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Blogging By the Sea
Tuesday, September 30 2014
An interview with Ben Cameron

Today we are pleased to have Ben Cameron visiting with us at Blogging on the Beach. He is the hero of Skye Taylor’s latest book, Loving Meg and the third son (by mere minutes) of Sandy and Nathan Cameron of Tide’s Way, North Carolina. The baby of the family, Jake Cameron, was with us earlier this year when his book, Falling for Zoe, came out, and Will, Ben’s identical twin, will hopefully stop by for a visit next year when Trusting Will is released.

So - Welcome, Ben. We know you grew up in Tides’s Way and come from a big family, that you’re married, to Meg, of course, and have two sons, Rick and Evan.  But who is Ben Cameron? Tell us about yourself.

You know, my wife and I had a discussion about that not so long ago. She seemed to think that my job was who I was, but I think I got her turned around.  At least I hope I have. Meg is the light of my life. She has been since I first met her. She was my best friend’s kid sister, and I had to pretend we were just friends for the first few years because I was way too old for her. But it was worth the wait. We’ve been married for ten years come next June and I can’t imagine life without her. Being a dad is another big part of who I am. Until Rick was born I never had a clue how terrific fatherhood could be. I have a fantastic dad of my own, but being a dad is even better.

What do you do for a living?

I raise and train German Shepherds for police work. It does keep me pretty busy, but I love working with the dogs, and I love seeing them succeed. I’ve got a new project in mind, too. It’s a long story how I got involved, and I’m sure that’s not what you’re interested in here so I’ll skip to the punch line. I want to enlarge my operation to include training dogs to work with returned veterans who are struggling with PTSD and other disabilities brought on in their service to our country. It’s be awhile before I can get it up and running, but eventually I want to have a home where the veterans will come to be paired with their dogs and training can happen. From what I’ve discovered having a service dog often can make the difference that all the drugs and psychiatric work can’t in helping these guys get their lives back, and I can’t think of anything more rewarding that making that happen.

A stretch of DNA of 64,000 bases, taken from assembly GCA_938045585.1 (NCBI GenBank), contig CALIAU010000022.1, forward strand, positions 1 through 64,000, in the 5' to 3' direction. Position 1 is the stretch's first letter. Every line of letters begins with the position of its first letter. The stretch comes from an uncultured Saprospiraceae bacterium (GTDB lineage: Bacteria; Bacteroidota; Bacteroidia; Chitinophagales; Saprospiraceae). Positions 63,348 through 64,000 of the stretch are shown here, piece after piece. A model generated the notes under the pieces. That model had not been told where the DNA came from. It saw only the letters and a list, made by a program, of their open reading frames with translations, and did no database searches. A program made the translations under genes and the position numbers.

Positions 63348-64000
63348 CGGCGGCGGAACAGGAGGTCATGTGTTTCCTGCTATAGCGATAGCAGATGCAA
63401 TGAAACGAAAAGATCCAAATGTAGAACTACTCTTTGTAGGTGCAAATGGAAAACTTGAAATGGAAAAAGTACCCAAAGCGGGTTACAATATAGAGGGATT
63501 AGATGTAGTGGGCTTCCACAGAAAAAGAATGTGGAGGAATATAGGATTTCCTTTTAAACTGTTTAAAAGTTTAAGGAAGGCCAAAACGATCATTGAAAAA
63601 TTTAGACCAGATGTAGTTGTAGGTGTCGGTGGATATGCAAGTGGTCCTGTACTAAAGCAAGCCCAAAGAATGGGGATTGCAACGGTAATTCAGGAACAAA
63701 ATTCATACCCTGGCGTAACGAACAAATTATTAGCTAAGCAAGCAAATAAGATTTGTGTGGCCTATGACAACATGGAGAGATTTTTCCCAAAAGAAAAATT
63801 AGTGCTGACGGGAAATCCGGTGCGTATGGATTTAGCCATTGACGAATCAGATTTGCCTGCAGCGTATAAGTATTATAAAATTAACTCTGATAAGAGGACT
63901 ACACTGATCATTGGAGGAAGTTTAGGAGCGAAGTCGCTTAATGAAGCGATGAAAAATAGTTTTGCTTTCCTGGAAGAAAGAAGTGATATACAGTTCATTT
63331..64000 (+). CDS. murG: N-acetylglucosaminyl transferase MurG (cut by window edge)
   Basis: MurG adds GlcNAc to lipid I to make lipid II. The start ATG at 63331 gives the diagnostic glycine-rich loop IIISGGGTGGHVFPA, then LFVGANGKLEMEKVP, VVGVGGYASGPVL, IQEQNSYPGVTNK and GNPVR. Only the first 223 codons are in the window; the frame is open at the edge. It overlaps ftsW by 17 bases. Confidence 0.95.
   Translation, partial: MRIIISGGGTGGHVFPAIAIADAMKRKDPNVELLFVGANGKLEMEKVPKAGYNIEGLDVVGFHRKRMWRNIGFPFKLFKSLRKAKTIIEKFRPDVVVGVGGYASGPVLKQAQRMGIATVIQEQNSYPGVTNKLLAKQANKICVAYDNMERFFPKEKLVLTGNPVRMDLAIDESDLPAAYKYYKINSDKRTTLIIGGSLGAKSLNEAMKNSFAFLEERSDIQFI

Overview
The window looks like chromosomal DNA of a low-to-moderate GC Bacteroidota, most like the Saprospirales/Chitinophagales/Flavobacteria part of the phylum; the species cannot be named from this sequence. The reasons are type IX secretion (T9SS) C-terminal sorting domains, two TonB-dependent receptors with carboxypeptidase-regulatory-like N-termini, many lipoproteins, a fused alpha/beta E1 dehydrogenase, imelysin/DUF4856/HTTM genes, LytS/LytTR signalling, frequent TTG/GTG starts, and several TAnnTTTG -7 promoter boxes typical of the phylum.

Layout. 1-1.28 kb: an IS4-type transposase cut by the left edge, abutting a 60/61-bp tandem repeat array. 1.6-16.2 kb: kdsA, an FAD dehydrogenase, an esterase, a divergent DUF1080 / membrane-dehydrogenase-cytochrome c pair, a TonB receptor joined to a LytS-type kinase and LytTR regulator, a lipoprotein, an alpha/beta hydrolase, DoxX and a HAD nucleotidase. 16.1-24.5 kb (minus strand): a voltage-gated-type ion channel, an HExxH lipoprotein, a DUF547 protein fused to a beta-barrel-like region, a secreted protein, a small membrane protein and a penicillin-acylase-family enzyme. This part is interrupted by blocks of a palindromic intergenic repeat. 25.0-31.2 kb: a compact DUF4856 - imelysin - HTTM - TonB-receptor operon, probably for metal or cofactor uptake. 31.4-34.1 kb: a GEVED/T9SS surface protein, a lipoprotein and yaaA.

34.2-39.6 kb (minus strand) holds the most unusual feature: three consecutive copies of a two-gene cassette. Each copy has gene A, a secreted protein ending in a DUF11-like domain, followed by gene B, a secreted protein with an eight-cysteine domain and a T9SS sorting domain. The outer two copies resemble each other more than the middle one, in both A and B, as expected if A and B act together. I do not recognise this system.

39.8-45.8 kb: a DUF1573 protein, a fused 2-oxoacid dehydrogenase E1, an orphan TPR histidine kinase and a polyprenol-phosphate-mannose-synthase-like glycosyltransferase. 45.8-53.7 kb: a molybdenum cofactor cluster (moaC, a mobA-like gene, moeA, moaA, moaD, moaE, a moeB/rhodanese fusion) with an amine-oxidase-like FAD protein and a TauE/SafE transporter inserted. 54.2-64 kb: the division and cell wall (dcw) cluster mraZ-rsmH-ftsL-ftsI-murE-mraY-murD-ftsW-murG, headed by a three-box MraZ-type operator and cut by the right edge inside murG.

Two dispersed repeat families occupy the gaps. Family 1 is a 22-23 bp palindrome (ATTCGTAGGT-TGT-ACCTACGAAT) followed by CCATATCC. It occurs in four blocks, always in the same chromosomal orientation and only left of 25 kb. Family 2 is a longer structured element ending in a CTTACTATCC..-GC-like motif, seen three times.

Didn’t Meg just return from Iraq. She’s been in the Marines for most of your married life, but this was her first overseas deployment. That must have been difficult for you and the boys. What was the hardest part for you?

All of it. (Ben shakes his head and a cloud passes over his face.) I hated watching the news. It just made me more afraid than I already was. I knew she was out there, accompanying conveys along roads that those bas— sorry, terrorists love to booby trap with IEDs. So, I didn’t watch the news, and I tried to stay busy and not worry. But the hardest part was probably the nights. She tried to call as often as she could,and she’d time it when she knew I was climbing into bed. I’d lay there in the dark, clutching the phone to my ear, listening to her voice and wishing desperately that she was laying next to me instead, and that the nightmare of her being gone and in danger was over.

Have you ever told Meg that?

Yeah. I’ve told her, but I’m not sure she understood how really hard it was for me being left behind while she went off to conquer her world.  I told Will, too. He’s my twin you know. He’s the other half of me. I told him everything. Or most everything.

What’s it like being an identical twin?